As you’ve already seen, you can assign values using the = operator. To assign only if the assigned-to variable is null, use the ??= operator.

// Assign value to a 
a = value; 

// Assign value to b if b is null; otherwise, b stays the same 
b ??= value; 

Compound assignment operators such as += combine an operation with an assignment.


The following example uses assignment and compound assignment operators: 

var a = 2; // Assign using = 
a *= 3; // Assign and multiply: a = a * 3
assert(a == 6);

Logical operators

You can invert or combine boolean expressions using the logical operators. 

inverts the following expression (changes false to true, and vice versa) 
logical OR
logical AND

Here’s an example of using the logical operators: 

if (!done && (col == 0 || col == 3)) { 
// ...Do something... 

Bitwise and shift operators

You can manipulate the individual bits of numbers in Dart. Usually, you’d use these bitwise and shift operators with integers

Unary bitwise complement (0s become 1s; 1s become 0s)
Shift left
Shift right

Here’s an example of using bitwise and shift operators:

final value = 0x22;
final bitmask = 0x0f;
assert((value & bitmask) == 0x02); // AND
assert((value & ~bitmask) == 0x20); // AND NOT
assert((value | bitmask) == 0x2f); // OR
assert((value ^ bitmask) == 0x2d); // XOR
assert((value << 4) == 0x220); // Shift
left assert((value >> 4) == 0x02); // Shift right

Conditional expressions

Dart has two operators that let you concisely evaluate expressions that might otherwise require if-else statements:

condition ? expr1 : expr2 

If condition is true, evaluates expr1 (and returns its value); otherwise, evaluates and returns the value of expr2.

expr1 ?? expr2 

If expr1 is non-null, returns its value; otherwise, evaluates and returns the value of expr2.

When you need to assign a value based on a boolean expression, consider using ?:.

var visibility = isPublic ? 'public' : 'private';

If the boolean expression tests for null, consider using ??.

String playerName(String name) => name ?? 'Guest';

The previous example could have been written at least two other ways, but not as succinctly:

// Slightly longer version uses ?: operator. 
String playerName(String name) => name != null ? name : 'Guest'; 

// Very long version uses if-else statement. 
String playerName(String name) { 
   if (name != null) { 
      return name; 
   } else { 
      return 'Guest'; 

Cascade notation (..)

Cascades (..) allow you to make a sequence of operations on the same object. In addition to function calls, you can also access fields on that same object. This often saves you the step of creating a temporary variable and allows you to write more fluid code.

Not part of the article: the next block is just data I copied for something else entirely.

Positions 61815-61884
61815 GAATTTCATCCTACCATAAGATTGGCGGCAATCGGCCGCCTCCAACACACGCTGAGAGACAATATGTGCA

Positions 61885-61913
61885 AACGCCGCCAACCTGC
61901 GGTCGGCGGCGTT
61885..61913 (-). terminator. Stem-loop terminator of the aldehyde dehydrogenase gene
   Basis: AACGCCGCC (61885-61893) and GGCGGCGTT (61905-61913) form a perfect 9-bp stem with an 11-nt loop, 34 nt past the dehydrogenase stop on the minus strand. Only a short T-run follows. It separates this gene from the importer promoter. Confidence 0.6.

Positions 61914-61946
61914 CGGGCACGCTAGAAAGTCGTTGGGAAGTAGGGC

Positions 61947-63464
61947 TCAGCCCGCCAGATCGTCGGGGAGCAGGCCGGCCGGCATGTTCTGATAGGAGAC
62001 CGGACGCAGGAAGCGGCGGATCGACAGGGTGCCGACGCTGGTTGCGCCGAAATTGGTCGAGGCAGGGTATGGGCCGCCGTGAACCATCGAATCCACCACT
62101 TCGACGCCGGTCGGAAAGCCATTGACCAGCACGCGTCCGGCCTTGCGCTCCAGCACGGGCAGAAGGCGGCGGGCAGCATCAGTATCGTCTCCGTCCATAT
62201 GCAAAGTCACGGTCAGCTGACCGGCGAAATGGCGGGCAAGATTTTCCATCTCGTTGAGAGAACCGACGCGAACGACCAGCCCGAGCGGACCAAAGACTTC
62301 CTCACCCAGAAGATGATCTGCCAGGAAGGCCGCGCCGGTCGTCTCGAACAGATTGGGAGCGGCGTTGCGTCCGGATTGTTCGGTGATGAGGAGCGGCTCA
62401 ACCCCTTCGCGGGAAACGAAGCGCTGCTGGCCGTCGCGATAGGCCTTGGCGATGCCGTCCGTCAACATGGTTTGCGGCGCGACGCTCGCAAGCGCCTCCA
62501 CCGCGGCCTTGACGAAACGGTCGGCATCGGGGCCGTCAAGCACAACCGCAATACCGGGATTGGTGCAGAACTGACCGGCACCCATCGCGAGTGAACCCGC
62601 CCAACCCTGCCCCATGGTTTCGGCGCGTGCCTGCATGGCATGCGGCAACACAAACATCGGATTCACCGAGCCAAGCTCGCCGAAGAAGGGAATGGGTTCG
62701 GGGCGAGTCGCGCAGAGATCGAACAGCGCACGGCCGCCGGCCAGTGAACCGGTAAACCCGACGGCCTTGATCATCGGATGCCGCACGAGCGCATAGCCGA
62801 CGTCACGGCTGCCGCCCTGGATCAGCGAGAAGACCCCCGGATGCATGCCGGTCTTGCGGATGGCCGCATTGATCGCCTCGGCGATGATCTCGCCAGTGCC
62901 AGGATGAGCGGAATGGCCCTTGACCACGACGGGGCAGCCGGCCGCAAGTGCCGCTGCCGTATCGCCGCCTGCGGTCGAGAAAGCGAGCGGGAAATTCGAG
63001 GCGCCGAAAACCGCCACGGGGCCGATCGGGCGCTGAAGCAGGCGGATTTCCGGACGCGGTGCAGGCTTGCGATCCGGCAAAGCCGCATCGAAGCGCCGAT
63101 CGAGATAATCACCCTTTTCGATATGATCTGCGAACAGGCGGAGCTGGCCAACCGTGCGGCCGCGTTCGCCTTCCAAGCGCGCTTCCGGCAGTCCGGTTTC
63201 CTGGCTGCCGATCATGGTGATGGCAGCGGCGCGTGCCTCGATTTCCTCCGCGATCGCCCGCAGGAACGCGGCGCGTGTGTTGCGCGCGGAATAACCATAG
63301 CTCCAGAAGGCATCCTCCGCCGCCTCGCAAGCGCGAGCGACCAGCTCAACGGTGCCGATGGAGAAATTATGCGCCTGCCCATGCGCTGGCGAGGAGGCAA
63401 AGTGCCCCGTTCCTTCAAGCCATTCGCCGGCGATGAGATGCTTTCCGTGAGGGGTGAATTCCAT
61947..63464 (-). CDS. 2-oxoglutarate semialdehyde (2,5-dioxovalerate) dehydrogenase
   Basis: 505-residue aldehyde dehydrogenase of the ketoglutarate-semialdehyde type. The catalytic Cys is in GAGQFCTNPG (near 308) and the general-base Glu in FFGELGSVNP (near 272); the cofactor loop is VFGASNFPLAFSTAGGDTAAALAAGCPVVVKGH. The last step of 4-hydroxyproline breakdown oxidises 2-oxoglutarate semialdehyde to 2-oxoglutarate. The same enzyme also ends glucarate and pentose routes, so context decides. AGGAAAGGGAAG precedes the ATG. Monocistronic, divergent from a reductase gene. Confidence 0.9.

Consider the following code:

querySelector('#confirm') // Get an object. 
..text = 'Confirm' // Use its members. 
..onClick.listen((e) => window.alert('Confirmed!'));

The first method call, querySelector(), returns a selector object. The code that follows the cascade notation operates on this selector object, ignoring any subsequent values that might be returned.

The previous example is equivalent to:

var button = querySelector('#confirm'); 
button.text = 'Confirm'; 
button.onClick.listen((e) => window.alert('Confirmed!')); 

You can also nest your cascades. For example:

final addressBook = (AddressBookBuilder() 
   ..name = 'jenny' 
   ..email = 'jenny@example.com' 
   ..phone = (PhoneNumberBuilder() 
      ..number = '415-555-0100' 
      ..label = 'home') 

Be careful to construct your cascade on a function that returns an actual object. For example, the following code fails:

var sb = StringBuffer(); 
..write('bar'); // Error: method 'write' isn't defined for 'void'.

The sb.write() call returns void, and you can’t construct a cascade on void.

Note: Strictly speaking, the “double dot” notation for cascades is not an operator. It’s just part of the Dart syntax.

Other operators

You’ve seen most of the remaining operators in other examples:

Function application
Represents a function call
List access
Refers to the value at the specified index in the list
Member access
Refers to a property of an expression; example: foo.bar selects property bar from expression foo
Conditional member access
Like ., but the leftmost operand can be null; example: foo?.bar selects property bar from expression foo unless foo is null (in which case the value of foo?.bar is null)